June 9, 2011 / 10:40 PM / 7 years ago

Analysts rise to defense of beleaguered Sino-Forest

* Analysts slam short-seller’s research on Sino-Forest

* Many have had “buy” ratings on the forestry company

* Dundee’s Kelertas among the most vocal Sino defenders

* Sino mostly low key in its response to accusations

TORONTO, June 9 (Reuters) - Allegations of fraud against Sino-Forest TRE.TO have set off a battle royal between analysts who have long supported the Chinese forestry company and the short-seller whose recent accusations have pummeled its shares. [ID:nN03131872] [ID:nN08210464]

Sino-Forest denies the allegations by Hong Kong investor Carson Block, but its response has seemed mostly low key compared with the reaction of some analysts who have attacked Block and the tactics of his Muddy Waters one-man research firm.

At times it seems like the analysts — many of whom had “buy” ratings on the stock — are themselves on the defensive.

Perhaps the most vocal of the Muddy Waters critics has been Dundee Securities analyst Richard Kelertas, who has taken strenuous objection to Block’s accusations. On a conference call earlier this week, the analyst slammed the short-seller’s report as a “pile of crap.”

“Muddy Waters has been using fraudulent means to find information through Chinese sources, to come up with an overblown fraudulent story, to benefit from shorting the stock,” Kelertas said on the call.

Dundee is not the only brokerage to go to bat for Sino-Forest. RBC Capital Markets, Raymond James and others have pointed out discrepancies in the Muddy Waters research.

Even as the company itself has chosen to keep a low profile, perhaps on advice of legal counsel, the strong response from some analysts is not that puzzling, observers say.

“Everybody is going to look like complete idiots if the Muddy Waters report is correct,” said Barry Schwartz a portfolio manager at Baskin Financial Services in Toronto.

“It’s going to be a big egg on the face of many top brokerage firms in Canada, who have committed to giving Sino-Forest strong ‘buys’ for years and assisted with the company’s financings.”

According to StarMine, Sino-Forest had 4 “strong buy” ratings, 5 “buy” ratings and 1 “hold” rating on it, before the Muddy Waters report was published a week ago. Most analysts still support Sino, but have put their ratings on the company under review.

Block, who claims Sino-Forest has fraudulently overstated the size of its forestry assets, declined to comment on the Kelertas statements.

Block typically takes short positions on the companies he writes about — essentially bets that the share price will decline — and then profits from the stock’s subsequent swoon when his research is published. <^^^^^^^^^^^^^^^^^^^^^^^^^^^^^^^^^^^^^^^^^^^^^^^^^^^^^^^^^^^^^

ANALYSIS on Muddy Waters and short calls[ID:nN06189802]

SPECIAL REPORT on Muddy Waters [ID:nN06271838]

Graphic of Muddy Waters’ impact:

http:/r.reuters.com/hez89r ^^^^^^^^^^^^^^^^^^^^^^^^^^^^^^^^^^^^^^^^^^^^^^^^^^^^^^^^^^^^^>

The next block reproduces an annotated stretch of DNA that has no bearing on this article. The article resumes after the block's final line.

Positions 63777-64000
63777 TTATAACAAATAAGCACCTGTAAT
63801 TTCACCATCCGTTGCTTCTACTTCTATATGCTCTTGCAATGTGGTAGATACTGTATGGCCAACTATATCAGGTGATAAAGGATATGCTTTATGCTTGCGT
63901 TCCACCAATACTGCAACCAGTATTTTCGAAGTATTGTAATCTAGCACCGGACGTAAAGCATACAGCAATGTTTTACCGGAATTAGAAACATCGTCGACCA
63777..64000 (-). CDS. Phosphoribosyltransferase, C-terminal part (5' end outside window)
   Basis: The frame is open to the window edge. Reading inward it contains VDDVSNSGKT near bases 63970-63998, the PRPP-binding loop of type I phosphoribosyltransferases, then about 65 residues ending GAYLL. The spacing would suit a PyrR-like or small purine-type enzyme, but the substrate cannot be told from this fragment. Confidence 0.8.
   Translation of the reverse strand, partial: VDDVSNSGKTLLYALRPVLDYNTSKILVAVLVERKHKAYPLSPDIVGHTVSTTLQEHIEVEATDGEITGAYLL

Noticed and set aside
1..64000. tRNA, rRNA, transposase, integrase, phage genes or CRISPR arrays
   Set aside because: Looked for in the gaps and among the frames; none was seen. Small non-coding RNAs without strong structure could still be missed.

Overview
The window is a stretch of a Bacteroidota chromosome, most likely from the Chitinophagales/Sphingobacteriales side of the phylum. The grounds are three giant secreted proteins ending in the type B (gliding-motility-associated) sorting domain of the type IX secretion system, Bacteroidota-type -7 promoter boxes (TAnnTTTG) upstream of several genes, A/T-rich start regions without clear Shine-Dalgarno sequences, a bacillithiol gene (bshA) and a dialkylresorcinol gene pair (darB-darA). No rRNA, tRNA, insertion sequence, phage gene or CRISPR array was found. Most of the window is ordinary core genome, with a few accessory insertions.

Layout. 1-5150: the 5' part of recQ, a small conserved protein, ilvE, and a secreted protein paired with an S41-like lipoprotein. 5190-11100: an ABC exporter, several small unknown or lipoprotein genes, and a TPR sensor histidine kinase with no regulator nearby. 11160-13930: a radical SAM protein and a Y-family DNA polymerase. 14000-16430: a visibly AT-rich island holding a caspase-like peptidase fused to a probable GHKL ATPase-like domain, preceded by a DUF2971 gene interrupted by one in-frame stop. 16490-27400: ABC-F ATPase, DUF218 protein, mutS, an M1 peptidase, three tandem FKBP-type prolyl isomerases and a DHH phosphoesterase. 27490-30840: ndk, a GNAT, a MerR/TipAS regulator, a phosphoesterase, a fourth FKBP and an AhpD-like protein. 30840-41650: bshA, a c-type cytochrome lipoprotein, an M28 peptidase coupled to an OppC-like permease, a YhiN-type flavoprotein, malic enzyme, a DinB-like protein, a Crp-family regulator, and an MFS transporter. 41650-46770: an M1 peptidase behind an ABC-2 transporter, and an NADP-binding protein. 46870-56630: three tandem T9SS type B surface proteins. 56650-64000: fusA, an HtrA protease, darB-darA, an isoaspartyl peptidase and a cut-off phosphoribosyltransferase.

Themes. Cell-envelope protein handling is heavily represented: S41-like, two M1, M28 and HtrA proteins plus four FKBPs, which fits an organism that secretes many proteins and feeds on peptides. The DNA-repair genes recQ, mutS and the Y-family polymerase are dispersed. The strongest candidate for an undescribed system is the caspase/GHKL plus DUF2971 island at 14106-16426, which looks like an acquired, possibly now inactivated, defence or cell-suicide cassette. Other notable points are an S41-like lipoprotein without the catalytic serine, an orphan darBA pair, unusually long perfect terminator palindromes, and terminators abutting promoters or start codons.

The Dundee analyst slammed Muddy Waters for “pre-shopping” its smoking gun report to hedge funds weeks before going public with the allegations. He also panned rating agency Moody’s, which has said it might lower its rating on the forest plantation operator.

“How can you come out because of a Muddy Waters research report and put a company under review after you did a review just a little while ago?” he asked. “What does that say of your own analysis and due diligence of the company?”

Even as he sought to debunk Block’s report, Kelertas himself has put his own rating on Sino-Forest shares under review.


Oddly, while analysts have come out strongly in defense of the company, its own executives have remained for the most part invisible and silent. Even as shares of the beleaguered Toronto-listed company continue to see-saw the company appears to have done little to reassure markets.

Its only response last week, while its shares were tanking, was a weak protest that did little to quell investor panic.

A stronger statement on Monday restored some confidence, but the shares have bounced up and down since then. Sino’s management team has remained largely in the shadows and appears reluctant to go on the offensive.

“I would have thought that the company would be much more aggressive in defending themselves,” said Schwartz.


The company got another vote of confidence on Thursday from Standard & Poor’s. The rating agency said it believes it is too early to assess the implications of the recent accounting and fraud allegations against Sino until verification by independent parties is available.

The rating agency said that, for now, the company’s liquidity is adequate and it does not foresee any short-term refinancing risks.

While more clarity and details may emerge when Sino-Forest reports quarterly results on June 14, Credit Suisse analyst Andrew Kuske wrote in a research note that Sino’s shares likely face a long road to redemption.

Even if the company does manage to address all of the allegations against it, following a review by a three member committee of independent directors, its shares — which are down about 80 percent from their 52-week high — are unlikely to fully recover, at least one analyst thinks.

“The horse has left the barn,” said independent analyst Chris Damas. “They can pick up the pieces, but they can’t put Humpty Dumpty back together again.” (Reporting by Euan Rocha, Claire Sibonney and Allan Dowd; Editing by Frank McGurty and Rob Wilson)

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